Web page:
February 22, 2008
I’ve been listening to a few podcasts recently, which were obviously recorded using Skpye or another VoIP technology. Probably Skype, judging from the bad voice quality – my SIP phone sounds much better than that, but of course SIP is not always practical.
The problem is that it’s usually the interviewer who records the conversation, so it’s the interviewee’s voice quality that suffers, although it is in most cases the one that we want to hear.
How about recording both side’s voices locally, and mixing the two at post-production time? That’s a bit more work, but aligning the two tracks on an initial pulse or beep should make it easy to get the timing right, and depending if the recordings can be reasonably isolated, not much more processing would be needed. Worst case, you’d have to adjust each track’s volume according to who is speaking.
That wouldn’t work for interviewing people who don’t have a clue how to record their own voice, but geeks should manage ;-)
February 19, 2008
Reflecting on my activities in the last few months (especially around Sling and how we use it), I notice that Developer Usability is often my concern.
How do we make our software more understandable, transparent, efficient and generally usable by developers? Good designs should be self-explaining, but in a complex system that’s easier said than done.
There are many small things that influence this, as well as architectural decisions where one might trade off other criteria for developer usability.
I find it captivating to try and improve things so that people understand them better – I’ll try to find out more about what makes the difference here, but for now I’ve made a few suggestions related to documenting Sling, which would hopefully apply to other projects as well.
(Update: see the next post for a more general view on those suggestions).
I’m starting to think that documentation is like code comments: if you need lots of it, that’s a bad sign.
Feedback is welcome.
Picture by agathabrown, under morguefile license.
November 3, 2007
Remember that the easiest way to have your car use less oil is to leave it in the garage…
July 18, 2007
Is this turning into a Gianugo QOTD blog?
Anyway, here are his latest wise words:
Benchmarks stink, to start with. In my personal lie detector, they’re sitting between seasoned politicians and statistics.
I have to agree.
And read the rest of his post: strategic innovation is it!
July 10, 2007
The Quote Of The Day is by an inspired (as usual) Gianugo:
Open Source is a German car, an Italian shoe or a mold of French cheese. In most cases Open Source can be the best solution, just as expected.
Although one must keep in mind that:
French cheese is usually a godsend, but sometimes it can be just some stinky rotten milk.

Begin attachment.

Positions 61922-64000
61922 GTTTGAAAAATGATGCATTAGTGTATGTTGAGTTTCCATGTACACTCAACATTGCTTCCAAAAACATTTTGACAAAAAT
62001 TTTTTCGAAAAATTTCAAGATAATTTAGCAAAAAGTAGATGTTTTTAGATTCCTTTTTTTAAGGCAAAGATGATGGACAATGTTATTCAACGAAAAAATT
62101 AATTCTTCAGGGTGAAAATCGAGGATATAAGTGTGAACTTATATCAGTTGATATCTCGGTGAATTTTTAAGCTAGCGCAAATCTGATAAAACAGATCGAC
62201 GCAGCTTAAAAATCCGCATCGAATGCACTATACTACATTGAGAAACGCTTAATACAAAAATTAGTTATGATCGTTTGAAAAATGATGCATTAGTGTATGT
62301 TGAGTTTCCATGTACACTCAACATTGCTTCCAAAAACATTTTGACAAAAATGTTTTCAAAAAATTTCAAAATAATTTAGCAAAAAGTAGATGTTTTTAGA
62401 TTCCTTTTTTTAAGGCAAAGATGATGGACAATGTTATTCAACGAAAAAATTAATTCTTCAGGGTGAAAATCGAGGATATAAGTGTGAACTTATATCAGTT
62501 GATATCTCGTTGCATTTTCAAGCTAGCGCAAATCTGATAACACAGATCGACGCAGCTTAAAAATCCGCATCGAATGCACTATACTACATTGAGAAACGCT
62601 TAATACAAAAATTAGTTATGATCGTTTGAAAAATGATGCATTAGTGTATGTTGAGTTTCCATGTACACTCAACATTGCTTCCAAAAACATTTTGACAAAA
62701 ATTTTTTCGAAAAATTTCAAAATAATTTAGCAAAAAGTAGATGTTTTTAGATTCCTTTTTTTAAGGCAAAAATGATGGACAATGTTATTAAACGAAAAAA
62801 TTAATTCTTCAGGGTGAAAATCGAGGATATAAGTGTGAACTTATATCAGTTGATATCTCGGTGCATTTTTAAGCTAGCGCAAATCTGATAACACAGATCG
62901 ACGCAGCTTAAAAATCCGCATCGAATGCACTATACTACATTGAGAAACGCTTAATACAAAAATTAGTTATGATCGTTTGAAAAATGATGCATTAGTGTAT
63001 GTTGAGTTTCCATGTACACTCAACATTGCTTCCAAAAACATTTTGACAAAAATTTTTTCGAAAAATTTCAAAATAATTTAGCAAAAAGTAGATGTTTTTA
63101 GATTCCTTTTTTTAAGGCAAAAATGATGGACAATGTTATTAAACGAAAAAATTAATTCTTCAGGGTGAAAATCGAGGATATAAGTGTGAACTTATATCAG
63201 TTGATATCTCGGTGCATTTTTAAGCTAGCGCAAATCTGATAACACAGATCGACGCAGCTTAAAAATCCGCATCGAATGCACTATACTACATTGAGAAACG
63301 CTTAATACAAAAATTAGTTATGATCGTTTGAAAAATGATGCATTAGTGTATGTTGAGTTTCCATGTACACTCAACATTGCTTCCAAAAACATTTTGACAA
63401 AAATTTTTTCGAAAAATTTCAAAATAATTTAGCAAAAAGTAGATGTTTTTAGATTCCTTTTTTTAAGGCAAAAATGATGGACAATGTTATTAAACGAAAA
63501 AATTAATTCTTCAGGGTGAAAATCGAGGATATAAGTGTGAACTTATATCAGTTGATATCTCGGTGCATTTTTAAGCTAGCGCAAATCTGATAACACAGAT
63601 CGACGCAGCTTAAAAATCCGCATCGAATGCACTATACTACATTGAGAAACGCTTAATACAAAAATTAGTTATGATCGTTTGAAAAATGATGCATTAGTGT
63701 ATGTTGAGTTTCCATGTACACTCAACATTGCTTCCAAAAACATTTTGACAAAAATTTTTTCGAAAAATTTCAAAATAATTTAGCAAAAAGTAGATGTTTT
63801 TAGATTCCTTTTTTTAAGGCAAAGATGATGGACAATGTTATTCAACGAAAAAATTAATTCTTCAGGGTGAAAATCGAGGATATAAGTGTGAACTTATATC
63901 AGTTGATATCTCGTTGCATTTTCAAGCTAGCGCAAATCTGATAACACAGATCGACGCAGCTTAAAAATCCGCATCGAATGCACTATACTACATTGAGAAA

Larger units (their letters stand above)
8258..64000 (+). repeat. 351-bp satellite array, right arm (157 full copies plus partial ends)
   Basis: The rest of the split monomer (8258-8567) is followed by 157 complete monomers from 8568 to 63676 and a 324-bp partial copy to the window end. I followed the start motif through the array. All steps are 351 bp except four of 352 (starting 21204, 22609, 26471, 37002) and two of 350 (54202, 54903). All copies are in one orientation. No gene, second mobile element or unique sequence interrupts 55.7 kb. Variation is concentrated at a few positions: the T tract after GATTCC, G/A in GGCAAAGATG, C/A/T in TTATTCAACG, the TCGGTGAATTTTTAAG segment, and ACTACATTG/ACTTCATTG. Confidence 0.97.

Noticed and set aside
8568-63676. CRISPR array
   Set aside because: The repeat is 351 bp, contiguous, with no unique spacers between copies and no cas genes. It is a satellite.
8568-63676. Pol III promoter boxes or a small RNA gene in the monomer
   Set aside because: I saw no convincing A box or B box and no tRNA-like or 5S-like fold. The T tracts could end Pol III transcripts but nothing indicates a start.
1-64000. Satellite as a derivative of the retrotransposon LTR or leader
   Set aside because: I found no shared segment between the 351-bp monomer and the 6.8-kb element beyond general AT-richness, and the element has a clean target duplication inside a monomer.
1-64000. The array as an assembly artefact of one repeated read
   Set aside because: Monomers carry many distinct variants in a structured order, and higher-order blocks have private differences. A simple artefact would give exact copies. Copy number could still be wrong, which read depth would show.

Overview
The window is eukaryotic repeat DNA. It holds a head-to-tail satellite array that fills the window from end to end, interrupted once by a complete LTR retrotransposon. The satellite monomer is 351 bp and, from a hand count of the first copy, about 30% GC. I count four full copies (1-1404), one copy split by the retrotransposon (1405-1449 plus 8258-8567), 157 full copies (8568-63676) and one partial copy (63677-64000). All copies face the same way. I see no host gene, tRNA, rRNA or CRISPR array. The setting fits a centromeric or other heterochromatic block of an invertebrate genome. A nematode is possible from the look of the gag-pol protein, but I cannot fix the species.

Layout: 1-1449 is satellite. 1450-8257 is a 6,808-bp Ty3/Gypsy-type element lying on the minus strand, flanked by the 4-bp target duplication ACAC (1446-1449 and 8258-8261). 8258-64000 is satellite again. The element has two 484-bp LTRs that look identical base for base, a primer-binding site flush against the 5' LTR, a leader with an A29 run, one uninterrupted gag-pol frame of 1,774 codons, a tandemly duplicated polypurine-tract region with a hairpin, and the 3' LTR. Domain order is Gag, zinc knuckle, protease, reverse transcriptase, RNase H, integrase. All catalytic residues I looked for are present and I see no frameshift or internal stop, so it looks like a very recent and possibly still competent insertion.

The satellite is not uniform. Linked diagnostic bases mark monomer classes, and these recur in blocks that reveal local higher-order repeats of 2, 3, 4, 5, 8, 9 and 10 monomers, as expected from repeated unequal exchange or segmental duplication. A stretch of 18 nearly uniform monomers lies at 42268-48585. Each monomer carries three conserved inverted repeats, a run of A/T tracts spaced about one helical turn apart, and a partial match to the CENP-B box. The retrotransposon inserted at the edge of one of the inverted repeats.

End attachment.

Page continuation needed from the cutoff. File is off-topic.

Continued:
Very True (except I don’t really like cheese, but that’s another story).
June 28, 2007
My quote of the day is by Eleanor Roosevelt:
Great minds discuss ideas.
Average minds discuss events.
Small minds discuss people.
April 28, 2007
Yesterday an interesting discussion started among Solr community members, about when to commit stuff, RTC vs. CTR, and trust between committers.
In less than 24 hours, with each of us spending a few minutes expressing themselves (and a bit more for Hoss to write stuff down, thanks!), the Solr commit guidelines are out. Is this efficient or what?
Along the way I discovered Yonik’s Law Of Half Baked Patches:
A half-baked patch with no documentation, no tests and no backwards compatibility is better than no patch at all.
Very True, isn’t it? This is my own paraphrased version, see Yonik’s original post for the Real Thing.
A while ago I wrote that the power of loosely-coupled communities or teams is amazing, if they’re well coordinated – my amazement has not stopped!
(note that the Solr logo shown here is not the official one – it’s my favorite among the currently suggested ones)
Update: Yonik indicates that the patches that he’s talking about are the ones submitted to an issue tracker, *not* the ones that are committed!
March 31, 2006
Yesterday we had our (now annual) videoconference where my students interview a pro. Thanks Sylvain for your wise words, they have been well received!
Sylvain’s last advice to my students was to open a blog and leave a valuable trace on the Internet. So get these living resumes going!
We have at least one more exciting videoconference in the pipeline for this class, looking forward to it!
March 11, 2006
Interesting thoughts and insights from Steven about how their (Cocoon-based) Daisy CMS is quietly becoming an important part of the CMS (notice I’m not saying open-source CMS) landscape.
He picks on Hippo for not (yet) being as open as Daisy, and I agree that being open from the start is better – or easier at least. I bet most software vendors, if they could go back, would open up 98% of their stuff.
Andrew replies from the front lines, confirming that opening up existing software is hard work. But apparently they’re getting there!
Coming late to the party is much harder – and this explains why several people from the Cocoon and CMS space suddenly love Amsterdam in winter ;-)
About the encouragements: here are mine both hippos and daysies: keep up your great work guys, along with the friendly competition!
Of course friendly has a different tone and shape depending on your cultural background, and I don’t feel any of you guys to be particularly soft-spoken ;-) But maybe the open source world is reinventing competition as well?
We live in exciting times…
December 15, 2005
Via Matthew – the Google personal homepage now allows integration of third-party modules. Did anyone say massively distributed reliable computing?
Despite all the hype around Web-you-know-what, something is happening. And I’m happy because it goes towards more turn-it-on-and-use-it computing without all the blue screens of death.